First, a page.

100%

Scanned image of the page. Keyboard directions: use + to zoom in, - to zoom out, arrow keys to pan inside the viewer.

Page Options

Share

Something wrong?

Something wrong with this page? Report problem.

Rights / Permissions

The University of Michigan Library provides access to these materials for educational and research purposes. These materials may be under copyright. If you decide to use any of these materials, you are responsible for making your own legal assessment and securing any necessary permission. If you have questions about the collection, please contact the Bentley Historical Library at bentley.ref@umich.edu

February 28, 2003 - Image 15

Resource type:
Text
Publication:
The Detroit Jewish News, 2003-02-28

Disclaimer: Computer generated plain text may have errors. Read more about this.

For Openers

For The Sake Of Love

ost couples embark on married life
with the hope that their love will
survive in good- times and bad,
through joy and adversity.
But Estelle Mitch, 76, and
Angelo Frigo, 68, are certain their
love will survive adversity. It already
has.
The pair were married by the
Birmingham Temple's Rabbi Adam
Chalom Feb. 22, at the interde-
nominational chapel of Farmington
Hills' Botsford General Hospital —
a mere two weeks after they were
DIANA
involved in a potentially fatal auto
LIEBERMAN accident.
The accident, in which the pair
Staff
crashed head-on into a truck, left
Writer/Copy
Mitch with a broken ankle and
Editor
Frigo with a shattered knee and left
index finger. After surgery at St.
Mary's/Mercy Hospital in Livonia, they were trans-
ferred to Botsford for intensive physical therapy.
"They are very good, very compliant patients,"
said nurse Margaret Brannigan. "They have a lot of
broken bones, but they'll heal; they'll walk again."
Added nurse Connie Lynn, "We always know, if
we can't find Angelo, he's -in Estelle's room, and if
we can't find Estelle, she's in Angelo's room."
The two nurses were among 20 guests at the
Saturday night ceremony, as the two wheelchairs
rolled down the chapel's aisle. Frigo's grandson, 15-
year-old Stephen Patton of Clinton Township, was
best man, and Eve Chalom of New York City, the
rabbi's sister, was maid of honor. Although not relat-
ed by blood, the Chaloms are "my adopted family,"
Mitch said.
Both natives of France, Mitch and Frigo first met
30 years ago when the pair took English lessons at
Detroit's International House. Along with Mitch's late
husband, Leo, they formed a close-knit friendship.

t.c[P,k,V'cha

Don't Know ©2003

T

he Jewish year follows the Hebrew calen-
dar; for example, the first of Tishrei is
Rosh Hashanah, and the 14th of Nisan
is Passover. There is one date on the
English calendar, however, which affects Jewish
observance. Can you name it?

'ID.A.OSSEd

papp-e

pun -DaG Luau

ST DUDA IDkeid auzusalurm

SQDTA.IDS

repads v

of

:nMSTIV"

Quotables

Angelo Frigo and Estelle Mitch share a moment
together before their Feb. 22 wedding.

"'Promise me to keep a secret,' Leo told me four
or five days before he died," Frigo remembered.
"'Promise me to take care of Estelle ... keep this a
secret until the day you can ask her.'"
For her part, Mitch called Frigo "kind, caring and
affectionate."
"I feel secure and happy about spending the rest
of my life with him."
The wedding itself was only a symbol of the
strength the pair has already shown, said Rabbi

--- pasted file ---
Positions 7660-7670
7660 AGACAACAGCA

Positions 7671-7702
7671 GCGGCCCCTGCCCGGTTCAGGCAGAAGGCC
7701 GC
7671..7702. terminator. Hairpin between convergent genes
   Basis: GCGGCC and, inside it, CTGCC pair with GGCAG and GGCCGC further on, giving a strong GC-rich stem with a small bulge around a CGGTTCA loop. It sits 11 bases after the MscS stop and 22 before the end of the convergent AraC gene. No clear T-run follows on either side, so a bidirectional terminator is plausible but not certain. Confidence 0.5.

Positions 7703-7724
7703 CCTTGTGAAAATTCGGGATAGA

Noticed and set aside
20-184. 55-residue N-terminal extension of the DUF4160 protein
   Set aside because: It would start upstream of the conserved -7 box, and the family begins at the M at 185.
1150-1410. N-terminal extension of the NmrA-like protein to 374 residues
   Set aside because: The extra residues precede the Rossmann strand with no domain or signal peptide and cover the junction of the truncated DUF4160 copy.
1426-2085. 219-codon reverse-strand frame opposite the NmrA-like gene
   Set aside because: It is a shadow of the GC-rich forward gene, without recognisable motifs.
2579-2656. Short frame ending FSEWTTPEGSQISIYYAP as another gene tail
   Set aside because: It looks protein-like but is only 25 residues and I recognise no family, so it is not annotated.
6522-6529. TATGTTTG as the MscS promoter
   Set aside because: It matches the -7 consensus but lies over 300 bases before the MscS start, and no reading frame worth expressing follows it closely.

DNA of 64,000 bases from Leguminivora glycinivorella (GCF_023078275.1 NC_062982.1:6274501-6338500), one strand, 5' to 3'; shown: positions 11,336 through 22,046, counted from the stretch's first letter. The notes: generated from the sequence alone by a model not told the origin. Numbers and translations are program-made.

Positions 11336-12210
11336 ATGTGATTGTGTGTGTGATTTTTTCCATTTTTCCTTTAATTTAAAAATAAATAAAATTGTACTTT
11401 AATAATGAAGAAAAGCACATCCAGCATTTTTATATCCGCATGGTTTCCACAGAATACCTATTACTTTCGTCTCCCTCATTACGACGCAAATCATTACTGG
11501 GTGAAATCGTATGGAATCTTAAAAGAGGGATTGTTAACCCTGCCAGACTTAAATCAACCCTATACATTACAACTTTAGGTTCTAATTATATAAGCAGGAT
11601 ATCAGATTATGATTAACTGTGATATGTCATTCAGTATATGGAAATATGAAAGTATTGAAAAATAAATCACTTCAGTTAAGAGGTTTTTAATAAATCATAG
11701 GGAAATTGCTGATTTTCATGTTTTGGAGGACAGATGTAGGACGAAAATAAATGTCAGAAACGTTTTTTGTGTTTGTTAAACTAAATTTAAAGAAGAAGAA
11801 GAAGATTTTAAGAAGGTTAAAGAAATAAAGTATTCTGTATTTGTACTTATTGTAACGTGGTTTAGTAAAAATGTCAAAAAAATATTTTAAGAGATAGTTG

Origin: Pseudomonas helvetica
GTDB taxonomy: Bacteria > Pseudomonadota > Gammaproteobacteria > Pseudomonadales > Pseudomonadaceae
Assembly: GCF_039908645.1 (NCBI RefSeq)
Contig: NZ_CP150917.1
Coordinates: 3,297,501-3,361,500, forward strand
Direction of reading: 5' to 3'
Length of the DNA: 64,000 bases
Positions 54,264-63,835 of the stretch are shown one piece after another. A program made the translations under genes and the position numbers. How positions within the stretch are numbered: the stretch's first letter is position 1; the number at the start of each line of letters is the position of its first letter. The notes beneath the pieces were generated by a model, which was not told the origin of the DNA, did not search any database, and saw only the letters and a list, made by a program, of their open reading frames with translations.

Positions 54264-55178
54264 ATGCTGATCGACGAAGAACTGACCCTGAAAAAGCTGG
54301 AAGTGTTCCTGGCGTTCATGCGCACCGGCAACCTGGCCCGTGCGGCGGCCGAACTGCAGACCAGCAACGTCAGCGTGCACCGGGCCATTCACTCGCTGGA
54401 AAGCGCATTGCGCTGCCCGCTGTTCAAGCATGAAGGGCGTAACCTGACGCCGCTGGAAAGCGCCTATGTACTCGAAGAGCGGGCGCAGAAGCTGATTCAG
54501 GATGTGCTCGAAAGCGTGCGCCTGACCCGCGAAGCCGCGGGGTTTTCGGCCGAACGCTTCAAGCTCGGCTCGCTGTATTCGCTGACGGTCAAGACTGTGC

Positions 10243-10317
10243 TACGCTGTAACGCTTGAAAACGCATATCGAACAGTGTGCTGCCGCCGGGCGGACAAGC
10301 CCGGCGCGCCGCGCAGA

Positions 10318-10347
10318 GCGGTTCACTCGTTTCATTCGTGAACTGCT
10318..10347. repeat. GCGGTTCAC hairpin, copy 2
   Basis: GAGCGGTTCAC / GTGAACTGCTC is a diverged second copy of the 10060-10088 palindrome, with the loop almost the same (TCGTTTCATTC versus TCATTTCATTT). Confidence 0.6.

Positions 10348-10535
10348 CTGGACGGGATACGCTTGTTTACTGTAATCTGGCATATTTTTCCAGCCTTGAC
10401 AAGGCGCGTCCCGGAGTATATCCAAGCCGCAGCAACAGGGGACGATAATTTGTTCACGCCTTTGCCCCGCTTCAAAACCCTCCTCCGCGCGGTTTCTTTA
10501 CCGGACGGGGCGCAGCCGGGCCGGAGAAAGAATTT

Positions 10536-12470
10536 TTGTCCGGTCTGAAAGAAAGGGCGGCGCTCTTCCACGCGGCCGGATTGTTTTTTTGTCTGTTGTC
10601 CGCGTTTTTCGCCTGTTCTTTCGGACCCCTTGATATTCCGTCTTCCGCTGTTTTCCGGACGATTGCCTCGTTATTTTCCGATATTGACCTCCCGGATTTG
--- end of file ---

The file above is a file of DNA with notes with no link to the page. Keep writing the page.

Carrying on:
Chalom. "I feel I'm adding the last piece to some-
thing you've already built."
The couple's marriage represents the truest form
of love, he said, "Love not for the sake of children,
not for the sake of status — love for the sake of
love."



"As the ner tamid [eternal light above the Holy Ark]
flickers, it continuously reminds us that it is the
light of hope when we are immersed in trouble; it is
the light of faith when we plagued with doubt.
That perpetual light represents the light of the God
within each one of us."

— Rabbi Marla Hornsten of Temple Israel in West
Bloomfield, sermonizing on
Parshat "Tetzaveh" Feb. 14.

"What must a religion of love and goodness do to
confront its history of hatred and harm, to make
amends with its victims and to right itself so that it
is no longer the source of a hatred and harm that,
whatever its past, it would no longer endorse?

— Author Daniel Jonah Goldhagen in his news book
`A Moral Reckoning: The Role of the Catholic Church
in the Holocaust and its Unfulfilled Duty of Repair,"
as quoted in the Jan. 31 issue of the Forward.

Yiddish Limericks

Diplomacy's failed us, it's clear.
You can't talk to those who won't hear.
Let pacifists yelp ...
I say words will help
Vee a taten bankehs,* I fear!

Shabbat Candlelighting

— Martha Jo Fleischmann

"Shabbat candles are a unique and special thing to me. They represent that after
God created our world, after the sixth day He rested. When I think about
Shabbat candles, I think about our home, Jerusalem."

— Susan Immerman, 9, Bloomfield Hills

Sponsored by Lubavitch
Women's Organization.
To submit a candlelighting
message or to receive
complimentary candlesticks
and irOrmation on Shabbat
candlelighting call Miriam
Amzalak of Oak Park at
(248) 967-5056 or e-mail:

smzalak@juno.com

* like blood-cupping (would help) on a corpse

Yiddish-isms

koptzen

Candlelighting

Candlelighting

Friday, Feb. 28: 6:02 p.m.

Friday, March 7• 6•11 p.m.

Shabbat Ends

Shabbat Ends

Saturday, March 1: 7:06p.m.

Saturday, March 8: 7:14 p.m.

A pauper; one who does not amount to anything
and never will.

Source: From The New Joys of Yiddish by Leo Calvin
Rosten, edited by Lawrence Bush, copyright 2001,
by the Rosten Family LLC. Used by permission of
the Rosten Family LLC.

2/28
2003

17

Back to Top

© 2020 Regents of the University of Michigan